Europe's auto industry is facing a slowdown in demand for new cars, as well as disruption from the coronavirus epidemic and import tariffs between China and the United States. As a result, several companies have announced plans to cut costs and jobs.
Here is a summary of the steps announced so far:
Volkswagen said in March 2019 it would cut up to 7,000 positions and aim to deliver 5.9 billion euros ($6.7 billion) of annual savings at its core VW brand by 2023.
Volkswagen's luxury car unit Audi said in November it would cut one in ten jobs by 2025, up a total of 9,500, to fund its shift towards electric vehicle production.
PSA GROUP, FIAT CHRYSLER
PSA's German unit Opel said in February it was ruling out forced redundancies until July 2025, but would reopen a voluntary leave programme for older employees.
Unions at Fiat Chrysler, which is planning a merger with PSA, said management promised to avoid redundancies and get all group employees off special furlough arrangements and back to work by 2022.
The merger aims to achieve annual savings of 3.7 billion euros.
In November, BMW management and its German labour representatives reached an agreement on changes to payout schemes and bonuses to reduce costs in Germany while avoiding "drastic measures". BMW has said it will keep headcount stable, as hiring in software development will offset voluntary staff reductions in other areas.
In February, German business daily Handelsblatt reported Daimler was intensifying its cost-cutting measures and planning to cut up to 15,000 jobs. Daimler declined to comment.
Daimler Chief Executive Ola Kaellenius said in February the company would cut 1,100 leadership positions worldwide, or about 10% of its management over the next three years.
The company also said it would revamp the management of its portfolios to remove duplicate layers between Mercedes-Benz and Daimler AG.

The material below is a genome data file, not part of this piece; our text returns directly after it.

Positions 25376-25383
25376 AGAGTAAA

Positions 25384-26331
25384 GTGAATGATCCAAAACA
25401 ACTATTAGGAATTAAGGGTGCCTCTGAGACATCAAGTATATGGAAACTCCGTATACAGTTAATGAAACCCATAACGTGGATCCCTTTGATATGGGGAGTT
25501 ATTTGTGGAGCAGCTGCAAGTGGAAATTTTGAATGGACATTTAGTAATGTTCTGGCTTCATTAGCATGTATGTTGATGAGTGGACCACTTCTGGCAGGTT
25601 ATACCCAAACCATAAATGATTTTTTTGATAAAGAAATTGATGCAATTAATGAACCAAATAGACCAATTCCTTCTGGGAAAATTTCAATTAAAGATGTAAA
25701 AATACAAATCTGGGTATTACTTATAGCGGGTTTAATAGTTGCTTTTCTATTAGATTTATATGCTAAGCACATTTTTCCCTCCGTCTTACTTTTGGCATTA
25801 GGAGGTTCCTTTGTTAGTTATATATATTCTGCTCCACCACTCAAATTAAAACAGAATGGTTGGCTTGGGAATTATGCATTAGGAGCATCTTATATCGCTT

In July 2019, Volvo Cars announced plans to cut fixed costs by 2 billion Swedish crowns ($214 million), adding the savings drive - on which it did not provide details - would come into effect in the second half of 2019 and run into the first half of 2020.
JAGUAR LAND ROVER
In February, Britain's biggest carmaker Jaguar Land Rover said it would reduce or stop production on certain days at two of its British factories as it was pursuing cost-cutting measures in response to falling demand.
A month earlier, the company said it would cut around 10% of the workforce at its northern English Halewood factory, which has about 4,500 employees, as it was changing shift patterns to boost efficiency at the site.
After Renault's first full-year loss in a decade, the French automaker said it would cut costs by 2 billion euros over the next three years and did not exclude job cuts during a performance review across its factories.
In January, German engineering company Bosch said it would make staff changes via shorter working hours, voluntary redundancy and severance packages, but declined to provide a global figure for headcount reductions.
German automotive supplier Continental said in November it would pare back its engine manufacturing activities, which could result in around 5,040 job losses by 2028.
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